“I promised I’d leave before the end,” he said, looking at her. There was a determination to him. She knew that look in his eyes, those open and honest eyes. “But this isn’t an end, Herb. It’s not an end, it’s just a change, so I’m not going anywhere.”

He shook his head. There was a determination to him. He shook his head, and he patted one of his hands against hers.

“I’m not leaving,” he said. “I’m not going to do that. You’re not going to be alone for this, so I am not going to leave.”

Tears fell down her cheek.

It hurt. It hurt, knowing that he was serious, that he would do this, do this for her. She knew he had seen so many other mortals die before, but not her, not his therapist. She knew he was strong and resilient, that he had the skills and fortitude to survive something like this. She knew that she felt guilty, thinking he would have to be strong and resilient for her sake. She knew that it was wrong, for any client to comfort his therapist through her death.

She knew it was wrong, and also she was so very grateful for it.

There was no one else that Aubrey Thyme would have invited to her deathbed. There had been so few people, ever, that she would have invited to this place, to this sanitized yet ceremonial space. Especially since she had lived such an unnaturally long life, there was no one else who would sit in that little plastic chair beside her.

She loved Crowley. He was, as always, so gentle and generous.

“You’re going to be alright,” he said, he kept saying. “You will. It won’t be easy, but you’re a survivor, Herb. You’ll be alright.”

He comforted her. He spoke, and he gave her comfort. He turned to telling her stories. They were good stories, happy stories. Many of them were stories she had heard before, and it was comforting to be reminded of them. He stayed with her, he refused to leave, and he told her stories to comfort her.

When they had first met, he had looked older than her. And he was, most certainly, so very much older than her. They had long since switched places, however, in terms of appearance. He now looked so very much younger than her. She wondered, if she had ever had children, what generation of descendants would be the age he looked to be? Even her grandchildren, by this point, would have been much older than he looked. But which generation, exactly, would look the same age, that was a question. It was a simple question, really. It was barely even a puzzle, hardly more than arithmetic. All it would take, to figure it out, would just be some arithmetic, some very simple arithmetic…

Aubrey Thyme died with her eyes open.

She looked at Crowley, now from a different angle. She was standing, now, on the opposite side of the hospital bed. (She wasn’t really standing.) She looked down to see herself, in the bed. (it wasn’t really herself, not anymore.) She saw that Crowley was still holding her hand. (She didn’t have hands, not anymore.)

It was a little strange, being dead.

It didn’t take long for her to realize that someone else was in the room. She looked up at him. He didn’t frighten her, but she suspected that he was not trying to frighten her. Death, she suspected, was as much of a professional as everyone else in this room.

Crowley could not see her, it seemed. He did not look at her. He did, however, look over to Death. Oh, right, she thought, they’ve met before. She watched as Crowley opened his mouth. He was saying something, something to Death. Crowley was speaking, and Death was listening to him, but Aubrey Thyme could not hear the words.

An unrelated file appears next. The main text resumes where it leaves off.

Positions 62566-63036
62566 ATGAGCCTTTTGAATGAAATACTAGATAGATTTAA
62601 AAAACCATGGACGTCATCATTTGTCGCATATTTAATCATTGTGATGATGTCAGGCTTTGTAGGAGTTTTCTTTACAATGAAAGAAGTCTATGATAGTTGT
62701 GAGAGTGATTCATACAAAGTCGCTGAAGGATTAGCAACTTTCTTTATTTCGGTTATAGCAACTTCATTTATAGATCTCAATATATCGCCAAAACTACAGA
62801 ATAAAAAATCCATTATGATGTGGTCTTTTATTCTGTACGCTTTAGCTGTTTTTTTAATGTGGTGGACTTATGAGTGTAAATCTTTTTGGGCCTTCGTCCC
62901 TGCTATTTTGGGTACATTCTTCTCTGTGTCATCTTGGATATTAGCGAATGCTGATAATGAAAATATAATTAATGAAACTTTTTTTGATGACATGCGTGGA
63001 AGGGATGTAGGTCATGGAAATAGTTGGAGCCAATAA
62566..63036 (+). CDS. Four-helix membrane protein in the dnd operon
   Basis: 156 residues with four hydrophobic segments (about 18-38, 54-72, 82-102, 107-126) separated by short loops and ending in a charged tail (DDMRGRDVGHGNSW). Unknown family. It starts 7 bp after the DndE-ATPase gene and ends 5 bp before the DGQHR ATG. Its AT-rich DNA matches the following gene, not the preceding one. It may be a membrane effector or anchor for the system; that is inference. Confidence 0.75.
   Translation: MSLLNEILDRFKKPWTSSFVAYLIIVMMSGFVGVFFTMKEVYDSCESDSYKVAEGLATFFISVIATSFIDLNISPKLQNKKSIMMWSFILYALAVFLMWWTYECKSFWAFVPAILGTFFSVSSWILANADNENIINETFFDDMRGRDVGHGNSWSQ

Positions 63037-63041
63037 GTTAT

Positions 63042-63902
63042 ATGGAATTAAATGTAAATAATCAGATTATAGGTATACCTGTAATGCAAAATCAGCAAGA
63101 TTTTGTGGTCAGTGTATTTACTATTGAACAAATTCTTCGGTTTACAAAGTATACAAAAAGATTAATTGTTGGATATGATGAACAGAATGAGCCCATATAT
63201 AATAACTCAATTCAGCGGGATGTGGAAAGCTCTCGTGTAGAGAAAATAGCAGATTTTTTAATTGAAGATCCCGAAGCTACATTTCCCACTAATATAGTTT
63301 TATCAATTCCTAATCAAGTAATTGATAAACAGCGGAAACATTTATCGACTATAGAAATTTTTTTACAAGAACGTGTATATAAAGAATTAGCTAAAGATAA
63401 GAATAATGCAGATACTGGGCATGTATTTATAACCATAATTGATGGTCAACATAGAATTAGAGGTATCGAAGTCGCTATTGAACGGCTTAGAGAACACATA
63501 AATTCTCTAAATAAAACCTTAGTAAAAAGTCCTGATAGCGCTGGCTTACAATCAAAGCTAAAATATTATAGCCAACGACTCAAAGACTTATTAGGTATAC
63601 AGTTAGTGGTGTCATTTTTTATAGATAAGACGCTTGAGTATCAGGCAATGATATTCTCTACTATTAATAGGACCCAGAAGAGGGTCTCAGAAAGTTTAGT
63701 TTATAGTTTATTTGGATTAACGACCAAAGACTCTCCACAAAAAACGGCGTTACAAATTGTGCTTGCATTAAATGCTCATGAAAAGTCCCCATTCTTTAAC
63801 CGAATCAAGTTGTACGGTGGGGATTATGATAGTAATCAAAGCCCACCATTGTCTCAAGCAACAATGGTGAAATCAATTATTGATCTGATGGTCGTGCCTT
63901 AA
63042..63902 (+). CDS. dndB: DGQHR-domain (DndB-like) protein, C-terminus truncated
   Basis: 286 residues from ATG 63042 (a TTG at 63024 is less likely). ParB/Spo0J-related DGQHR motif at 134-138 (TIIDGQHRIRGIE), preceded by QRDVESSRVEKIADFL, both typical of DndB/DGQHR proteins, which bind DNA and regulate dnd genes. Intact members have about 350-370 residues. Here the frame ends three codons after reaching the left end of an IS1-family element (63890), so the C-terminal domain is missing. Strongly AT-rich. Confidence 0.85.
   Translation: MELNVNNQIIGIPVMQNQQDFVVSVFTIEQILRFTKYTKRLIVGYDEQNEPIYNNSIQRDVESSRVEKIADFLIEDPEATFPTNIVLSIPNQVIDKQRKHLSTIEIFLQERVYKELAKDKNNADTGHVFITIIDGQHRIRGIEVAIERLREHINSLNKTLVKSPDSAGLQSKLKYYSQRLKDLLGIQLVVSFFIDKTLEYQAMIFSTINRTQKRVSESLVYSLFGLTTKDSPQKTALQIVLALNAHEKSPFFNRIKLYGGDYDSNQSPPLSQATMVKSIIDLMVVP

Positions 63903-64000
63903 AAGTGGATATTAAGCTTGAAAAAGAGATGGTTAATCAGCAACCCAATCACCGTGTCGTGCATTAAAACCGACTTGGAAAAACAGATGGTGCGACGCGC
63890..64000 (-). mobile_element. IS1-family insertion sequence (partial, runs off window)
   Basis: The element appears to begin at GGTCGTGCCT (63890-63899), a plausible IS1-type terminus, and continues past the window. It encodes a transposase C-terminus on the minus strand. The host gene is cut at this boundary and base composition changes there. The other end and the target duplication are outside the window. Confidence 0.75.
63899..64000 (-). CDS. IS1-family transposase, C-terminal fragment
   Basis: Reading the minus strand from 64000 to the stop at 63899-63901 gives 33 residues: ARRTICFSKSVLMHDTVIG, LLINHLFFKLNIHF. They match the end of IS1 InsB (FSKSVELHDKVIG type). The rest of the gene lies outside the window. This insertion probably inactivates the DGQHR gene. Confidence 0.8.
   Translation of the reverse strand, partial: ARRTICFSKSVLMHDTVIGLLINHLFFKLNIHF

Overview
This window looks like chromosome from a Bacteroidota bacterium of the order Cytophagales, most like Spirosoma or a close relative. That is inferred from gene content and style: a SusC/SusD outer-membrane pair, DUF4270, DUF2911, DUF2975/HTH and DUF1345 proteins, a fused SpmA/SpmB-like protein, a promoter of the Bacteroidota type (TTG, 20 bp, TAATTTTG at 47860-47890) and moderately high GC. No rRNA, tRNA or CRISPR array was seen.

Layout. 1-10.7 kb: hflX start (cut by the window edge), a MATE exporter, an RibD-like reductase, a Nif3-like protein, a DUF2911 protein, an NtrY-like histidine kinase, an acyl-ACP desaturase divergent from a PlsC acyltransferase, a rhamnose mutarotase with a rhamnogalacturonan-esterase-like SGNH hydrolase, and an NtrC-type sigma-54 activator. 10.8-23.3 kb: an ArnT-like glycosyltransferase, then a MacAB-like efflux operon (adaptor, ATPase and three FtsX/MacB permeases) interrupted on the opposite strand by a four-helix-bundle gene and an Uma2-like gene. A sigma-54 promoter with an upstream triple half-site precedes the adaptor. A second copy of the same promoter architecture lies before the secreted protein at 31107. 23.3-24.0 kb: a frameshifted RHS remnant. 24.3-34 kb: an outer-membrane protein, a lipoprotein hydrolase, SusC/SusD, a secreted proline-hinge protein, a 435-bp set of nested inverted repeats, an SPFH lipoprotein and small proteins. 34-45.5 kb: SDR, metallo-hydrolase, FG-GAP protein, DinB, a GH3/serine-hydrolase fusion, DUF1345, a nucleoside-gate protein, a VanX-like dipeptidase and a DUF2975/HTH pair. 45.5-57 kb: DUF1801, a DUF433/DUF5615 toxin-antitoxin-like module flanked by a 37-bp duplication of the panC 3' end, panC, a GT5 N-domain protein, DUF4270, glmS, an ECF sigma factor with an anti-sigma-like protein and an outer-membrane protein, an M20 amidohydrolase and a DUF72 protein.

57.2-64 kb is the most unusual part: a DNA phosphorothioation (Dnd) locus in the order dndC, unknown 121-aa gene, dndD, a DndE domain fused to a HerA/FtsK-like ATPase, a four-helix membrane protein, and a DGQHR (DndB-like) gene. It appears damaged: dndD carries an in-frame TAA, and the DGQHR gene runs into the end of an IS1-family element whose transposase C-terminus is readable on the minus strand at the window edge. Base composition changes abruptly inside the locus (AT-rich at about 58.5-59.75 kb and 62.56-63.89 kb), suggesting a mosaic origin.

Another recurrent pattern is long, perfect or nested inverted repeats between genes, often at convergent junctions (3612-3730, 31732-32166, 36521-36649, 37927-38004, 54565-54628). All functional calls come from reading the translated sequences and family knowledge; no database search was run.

She could not hear the words, she realized, because there was a buzzing in her ears. (She didn’t have ears.) It was growing louder, very quickly, this buzzing. It became more than just a buzzing. It grew louder and louder, and it flowed into her, flowed in from the ears she did not have. It poured into her, reverberated through her, filled her up and consumed her. It was a buzzing, but it wasn’t: it was a sound like the roar of the ocean’s waves crashing, like the crackling of unquenchable fire; it was a sound like the depths of a serene lake that could beckon you in; it was a sound like the heat of white-hot scorching Light.

It was words. It was a sound like words. Words, flowing into her, through her, reverberating through the whole of her. Words, consuming her, forcing their way deep inside of her, down into where her bones should be. Words, within her, making her, unmaking her, settling in the bone-deep spaces within her.

They were not a shout, not a bellow. These words, they were a whisper: 

         you do you, sweetie

And then they were gone. Those words, they flowed out of her more quickly than they had come. They gave up residence in the bone-deep places of her, they gave her up. Those words, they abandoned her, and they left her with just the memory of almost being burnt to a crisp from the inside out, just the memory of almost sinking, almost drowning for an eternity. They left her, just right at the last moment before the panic could truly set in.

They left her. She took deep, grounding breaths. (She didn’t have lungs.) She let her system calm. (She had no neurology, not anymore.) She waited, as Crowley and Death finished talking. She was satisfied to wait.

Death turned to her. He beckoned to her. She followed, and he showed her how to make her descent.


Hell wasn’t so bad, not really. It was for other people, sure, but not for Aubrey Thyme. She was, after all, the most blessed entity to ever walk through the Halls of Hell and stay for more than three days. And she had, after all, been thrice bound by contract to Hell’s most notorious traitor: once unwittingly, once wittingly, and once by forgery.

It was the forgery that seemed to disturb the denizens of Hell the most. It wasn’t that long until she started hearing demons murmur sigil-forger as she passed by, and she most certainly felt no compunction to correct their misunderstanding. She could tell, if there had been anywhere else for them to send her, they would have banished her away. But what were they going to do, tell her to go to Hell?

She really found that joke to be very funny, even if no one else seemed to. Their loss, she thought.

Things got even better, once the rumor started spreading that she could spit holy water. She didn’t know where that rumor came from, but it definitely made her life easier. After that rumor started, even that giant pisspile, Hastur, stopped trying to annoy her.